Psychology students heard the voice of a Katrina evacuee, and a 1988 TJC alum at Tyler Junior College this morning. Ronald Anderson has not been back to TJC since he graduated. This morning he got a chance to tell his story.
"Everything that this college has done for us and this town has done for us, this is the least I can do," said Ronald Anderson, New Orleans Evacuee. "The very least." Anderson talked about a number of things. He talked about the choices he had to make.
"Do I stay here?," said Anderson. "Can my house handle this, or should I leave?". He also talked about the hurricane's economic impact.
"This is something that's going to have everlasting affect because on 9/11 we didn't have displaced families," said Anderson. "We had just total devastation. We have devastation now and displaced families, and they are all over this nation." When Anderson started talking about the failure behind the levy system, students wanted to know the truth. They wanted to know if it could have been prevented.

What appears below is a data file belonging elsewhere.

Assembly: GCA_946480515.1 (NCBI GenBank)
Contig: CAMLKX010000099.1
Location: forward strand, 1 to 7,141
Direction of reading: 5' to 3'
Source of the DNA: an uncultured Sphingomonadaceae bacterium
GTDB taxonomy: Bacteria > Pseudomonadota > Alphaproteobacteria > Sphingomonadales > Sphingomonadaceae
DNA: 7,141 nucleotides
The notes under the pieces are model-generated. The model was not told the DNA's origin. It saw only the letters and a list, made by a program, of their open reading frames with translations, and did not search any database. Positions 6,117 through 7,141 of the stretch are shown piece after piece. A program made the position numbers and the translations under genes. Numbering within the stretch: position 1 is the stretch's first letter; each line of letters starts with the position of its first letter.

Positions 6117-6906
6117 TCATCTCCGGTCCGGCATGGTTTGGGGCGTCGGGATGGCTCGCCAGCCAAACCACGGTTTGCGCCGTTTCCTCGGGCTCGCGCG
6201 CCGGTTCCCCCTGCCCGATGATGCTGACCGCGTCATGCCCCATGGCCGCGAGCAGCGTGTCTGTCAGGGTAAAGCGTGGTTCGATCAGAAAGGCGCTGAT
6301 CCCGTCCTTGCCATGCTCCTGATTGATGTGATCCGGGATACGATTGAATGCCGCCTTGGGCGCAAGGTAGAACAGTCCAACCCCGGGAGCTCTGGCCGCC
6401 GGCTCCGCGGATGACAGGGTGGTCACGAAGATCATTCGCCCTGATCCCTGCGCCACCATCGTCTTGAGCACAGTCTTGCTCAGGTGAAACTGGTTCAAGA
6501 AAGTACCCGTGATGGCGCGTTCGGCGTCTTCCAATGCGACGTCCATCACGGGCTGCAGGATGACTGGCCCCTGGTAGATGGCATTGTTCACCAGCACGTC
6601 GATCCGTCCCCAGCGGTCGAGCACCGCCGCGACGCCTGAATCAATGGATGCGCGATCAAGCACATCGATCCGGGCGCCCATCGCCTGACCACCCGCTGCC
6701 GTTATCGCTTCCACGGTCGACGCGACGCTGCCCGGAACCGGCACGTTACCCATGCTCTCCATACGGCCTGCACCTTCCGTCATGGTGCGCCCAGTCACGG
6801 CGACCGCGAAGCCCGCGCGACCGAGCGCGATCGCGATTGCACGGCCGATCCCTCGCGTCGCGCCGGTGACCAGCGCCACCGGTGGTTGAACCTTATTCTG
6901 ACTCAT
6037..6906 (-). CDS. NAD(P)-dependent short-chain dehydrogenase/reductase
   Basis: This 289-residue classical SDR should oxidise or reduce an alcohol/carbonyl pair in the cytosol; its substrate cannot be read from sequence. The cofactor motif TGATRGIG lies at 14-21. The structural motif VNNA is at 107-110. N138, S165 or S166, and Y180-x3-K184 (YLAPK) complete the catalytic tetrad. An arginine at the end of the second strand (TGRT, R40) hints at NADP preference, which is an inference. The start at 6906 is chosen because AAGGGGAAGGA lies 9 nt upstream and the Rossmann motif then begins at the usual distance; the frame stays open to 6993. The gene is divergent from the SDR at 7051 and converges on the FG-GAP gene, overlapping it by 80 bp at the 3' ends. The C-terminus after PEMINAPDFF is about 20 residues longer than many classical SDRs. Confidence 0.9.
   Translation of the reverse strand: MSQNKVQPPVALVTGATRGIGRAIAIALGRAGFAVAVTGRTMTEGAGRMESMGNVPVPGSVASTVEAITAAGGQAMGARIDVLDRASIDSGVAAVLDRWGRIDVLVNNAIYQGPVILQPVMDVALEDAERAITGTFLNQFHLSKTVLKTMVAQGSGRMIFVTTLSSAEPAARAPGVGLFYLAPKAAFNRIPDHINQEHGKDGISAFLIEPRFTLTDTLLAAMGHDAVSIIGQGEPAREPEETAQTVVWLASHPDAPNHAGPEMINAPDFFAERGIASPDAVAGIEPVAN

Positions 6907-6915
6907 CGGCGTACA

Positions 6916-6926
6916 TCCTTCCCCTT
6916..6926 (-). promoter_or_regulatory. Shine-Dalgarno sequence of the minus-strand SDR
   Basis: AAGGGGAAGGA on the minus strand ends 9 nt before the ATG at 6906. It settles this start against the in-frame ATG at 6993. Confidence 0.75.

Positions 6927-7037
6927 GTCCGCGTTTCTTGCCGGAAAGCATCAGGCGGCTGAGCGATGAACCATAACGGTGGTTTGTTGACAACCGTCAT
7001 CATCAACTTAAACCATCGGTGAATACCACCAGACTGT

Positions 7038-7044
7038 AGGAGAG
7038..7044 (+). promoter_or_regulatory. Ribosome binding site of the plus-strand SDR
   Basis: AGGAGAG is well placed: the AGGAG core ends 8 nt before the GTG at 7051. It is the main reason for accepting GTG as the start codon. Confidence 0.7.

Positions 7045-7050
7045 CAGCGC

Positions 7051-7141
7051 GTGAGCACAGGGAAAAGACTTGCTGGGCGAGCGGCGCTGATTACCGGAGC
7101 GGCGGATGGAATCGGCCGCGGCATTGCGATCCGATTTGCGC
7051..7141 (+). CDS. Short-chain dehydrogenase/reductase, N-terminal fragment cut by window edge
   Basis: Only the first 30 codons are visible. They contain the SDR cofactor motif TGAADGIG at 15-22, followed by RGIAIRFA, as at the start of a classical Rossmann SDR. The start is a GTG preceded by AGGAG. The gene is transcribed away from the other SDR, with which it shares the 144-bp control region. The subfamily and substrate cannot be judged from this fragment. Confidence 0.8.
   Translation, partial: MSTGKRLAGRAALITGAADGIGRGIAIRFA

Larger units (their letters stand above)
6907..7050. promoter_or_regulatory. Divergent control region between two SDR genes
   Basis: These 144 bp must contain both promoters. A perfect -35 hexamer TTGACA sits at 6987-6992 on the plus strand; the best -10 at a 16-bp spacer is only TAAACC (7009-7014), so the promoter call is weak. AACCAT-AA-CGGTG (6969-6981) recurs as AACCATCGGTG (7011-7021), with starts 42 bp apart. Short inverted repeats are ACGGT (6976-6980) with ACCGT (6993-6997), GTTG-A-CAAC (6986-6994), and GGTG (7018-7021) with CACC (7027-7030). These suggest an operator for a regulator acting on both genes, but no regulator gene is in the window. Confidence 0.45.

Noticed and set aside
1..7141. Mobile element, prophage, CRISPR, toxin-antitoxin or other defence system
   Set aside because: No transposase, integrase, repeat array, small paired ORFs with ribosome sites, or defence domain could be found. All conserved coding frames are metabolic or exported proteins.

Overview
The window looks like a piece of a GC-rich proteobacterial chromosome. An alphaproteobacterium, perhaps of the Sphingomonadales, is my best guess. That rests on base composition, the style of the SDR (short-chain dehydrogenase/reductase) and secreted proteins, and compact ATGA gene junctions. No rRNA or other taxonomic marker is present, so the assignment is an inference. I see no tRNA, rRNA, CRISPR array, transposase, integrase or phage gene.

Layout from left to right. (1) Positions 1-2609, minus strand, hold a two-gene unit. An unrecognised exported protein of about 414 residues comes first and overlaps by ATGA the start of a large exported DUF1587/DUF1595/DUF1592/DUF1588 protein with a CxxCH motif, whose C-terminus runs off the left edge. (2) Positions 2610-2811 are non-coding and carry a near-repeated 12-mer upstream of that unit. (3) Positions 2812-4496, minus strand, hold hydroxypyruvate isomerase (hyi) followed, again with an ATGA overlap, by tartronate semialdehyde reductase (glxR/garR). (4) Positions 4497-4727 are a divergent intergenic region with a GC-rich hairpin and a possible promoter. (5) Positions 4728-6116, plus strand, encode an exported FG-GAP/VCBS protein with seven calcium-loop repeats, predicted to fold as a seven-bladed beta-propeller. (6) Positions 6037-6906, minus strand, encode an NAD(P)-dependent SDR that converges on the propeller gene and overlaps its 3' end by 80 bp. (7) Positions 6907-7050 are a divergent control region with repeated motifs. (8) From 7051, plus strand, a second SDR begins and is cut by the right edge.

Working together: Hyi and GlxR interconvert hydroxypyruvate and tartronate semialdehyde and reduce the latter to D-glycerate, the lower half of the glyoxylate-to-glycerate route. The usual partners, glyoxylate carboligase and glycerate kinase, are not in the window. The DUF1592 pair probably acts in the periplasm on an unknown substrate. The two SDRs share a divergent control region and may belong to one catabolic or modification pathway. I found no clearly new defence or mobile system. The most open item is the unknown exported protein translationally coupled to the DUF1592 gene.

"He gave us a lot of information we didn't learn from the media," said Crystal Eiglebiger, TJC student. "He gave us the truth about the levy and things and how they kept putting it off."
Anderson said the government knew the levy on Lake Ponchatrain was not strong enough, but did not do anything about it, but right now, Anderson says the nation needs to stop pointing fingers and come together.
"What I found is in this town and in this world what it all comes down to is that we need each other," said Anderson. "It's not about color, it's not about economic situation, it's about your heart." The students agree.
"We need to be together, become stronger people, you know stand by each other," said Eiglebiger. Anderson says he's going back to New Orleans tonight to see what is left of his home. His family will stay here in Tyler, and his children will go to school in Tyler until they can move back to New Orleans.